Sunday, December 9, 2012

Policy Groups Address Democracy Issues in DC Tomorrow


It’s a welcome development. Groups that primarily focus on promoting environmental, worker and civil rights issues are increasingly realizing that the system isn’t broken but fixed against them and their constituents. The result is the latest development in an ever widening national “democracy movement.”

Leaders from 75 organizations, including the Sierra Club, Greenpeace, the Communications Workers of America and the NAACP will meet in Washington, DC tomorrow, December 10, to address a range of issues that are blocking them from achieving genuine policy changes. The main blockages this coalition will explore will be the Senate filibuster, unrestricted political money and curbs on ballot access.

“Lots of people have had lots of different agendas, and it’s time to unite and bring together organizations that haven’t been good government groups, and start to engage in these process issues,” said George Kohl, a senior director at the Communications Workers of America (see story at http://www.rollcall.com/news/progressive_groups_branch_out_to_tackle_filibuster_big_money_voting-219538-1.html )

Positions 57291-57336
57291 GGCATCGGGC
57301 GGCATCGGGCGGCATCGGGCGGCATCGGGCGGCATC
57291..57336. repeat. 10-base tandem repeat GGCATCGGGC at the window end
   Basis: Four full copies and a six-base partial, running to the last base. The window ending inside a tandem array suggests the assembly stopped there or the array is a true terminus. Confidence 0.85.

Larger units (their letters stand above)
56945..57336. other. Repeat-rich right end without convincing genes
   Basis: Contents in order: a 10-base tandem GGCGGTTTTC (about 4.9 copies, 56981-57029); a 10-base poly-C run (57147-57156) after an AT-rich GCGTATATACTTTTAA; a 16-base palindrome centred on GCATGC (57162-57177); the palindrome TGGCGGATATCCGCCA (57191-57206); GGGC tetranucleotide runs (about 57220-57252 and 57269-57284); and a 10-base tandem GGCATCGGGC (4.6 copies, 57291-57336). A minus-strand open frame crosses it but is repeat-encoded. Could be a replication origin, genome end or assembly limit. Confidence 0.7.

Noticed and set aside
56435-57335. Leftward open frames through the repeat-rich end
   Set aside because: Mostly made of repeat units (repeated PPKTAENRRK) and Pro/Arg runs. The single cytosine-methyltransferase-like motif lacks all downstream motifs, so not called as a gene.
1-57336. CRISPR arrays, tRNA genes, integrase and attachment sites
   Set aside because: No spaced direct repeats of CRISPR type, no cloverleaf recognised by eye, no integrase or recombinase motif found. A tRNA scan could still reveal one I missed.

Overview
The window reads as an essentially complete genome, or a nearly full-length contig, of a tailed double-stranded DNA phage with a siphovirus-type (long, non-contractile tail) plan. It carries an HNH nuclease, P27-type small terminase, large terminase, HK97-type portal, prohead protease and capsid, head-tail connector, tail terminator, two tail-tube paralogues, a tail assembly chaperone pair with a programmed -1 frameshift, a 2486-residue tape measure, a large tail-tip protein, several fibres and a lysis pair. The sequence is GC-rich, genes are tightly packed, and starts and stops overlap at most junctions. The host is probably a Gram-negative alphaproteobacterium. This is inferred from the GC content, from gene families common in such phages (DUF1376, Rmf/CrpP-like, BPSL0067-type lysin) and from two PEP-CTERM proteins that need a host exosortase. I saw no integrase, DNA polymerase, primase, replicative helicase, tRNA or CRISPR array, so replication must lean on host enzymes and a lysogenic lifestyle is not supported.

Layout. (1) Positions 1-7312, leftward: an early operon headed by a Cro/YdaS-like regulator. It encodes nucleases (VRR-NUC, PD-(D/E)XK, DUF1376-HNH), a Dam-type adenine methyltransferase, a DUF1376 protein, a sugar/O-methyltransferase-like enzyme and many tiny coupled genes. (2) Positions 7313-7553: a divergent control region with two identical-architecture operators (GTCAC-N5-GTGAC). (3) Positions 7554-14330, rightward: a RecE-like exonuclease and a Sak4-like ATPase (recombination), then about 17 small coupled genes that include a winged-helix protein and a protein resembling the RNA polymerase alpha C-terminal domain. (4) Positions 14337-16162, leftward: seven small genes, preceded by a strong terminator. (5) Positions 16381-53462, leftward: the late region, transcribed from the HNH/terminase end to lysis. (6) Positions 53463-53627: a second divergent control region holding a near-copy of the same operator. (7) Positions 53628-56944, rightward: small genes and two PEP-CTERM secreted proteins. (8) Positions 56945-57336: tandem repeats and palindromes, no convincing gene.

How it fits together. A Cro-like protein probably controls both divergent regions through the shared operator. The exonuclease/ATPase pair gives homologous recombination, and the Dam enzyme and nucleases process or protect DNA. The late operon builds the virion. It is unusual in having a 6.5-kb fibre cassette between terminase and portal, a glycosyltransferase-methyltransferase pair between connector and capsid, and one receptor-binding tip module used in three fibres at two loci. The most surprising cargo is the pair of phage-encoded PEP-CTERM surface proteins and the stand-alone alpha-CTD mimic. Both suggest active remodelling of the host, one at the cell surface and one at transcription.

Hopefully, the coalition will seek to fix problems and not just symptoms. Too often “inside the beltway” groups begin and end at bandaid patches to what are large (and what has become ever widening) gaps in our political system that favors the wealthy and corporations at the expense of everyone else.

Move to Amend is a national coalition as well. It’s been around for 3 years. Many of the groups connected to it focus on policy issues. They believe that real policy reforms on (insert your favorite issue here) and real process reforms (i.e. ending the constitutional doctrines of corporate “personhood” and political money is equivalent to political speech) are inextricably linked. Only if We the People have the ability to define the political agenda can we expect to create just public policies.

May the December 10 DC meeting be a success…by focusing on fixing problems, not just symptoms.

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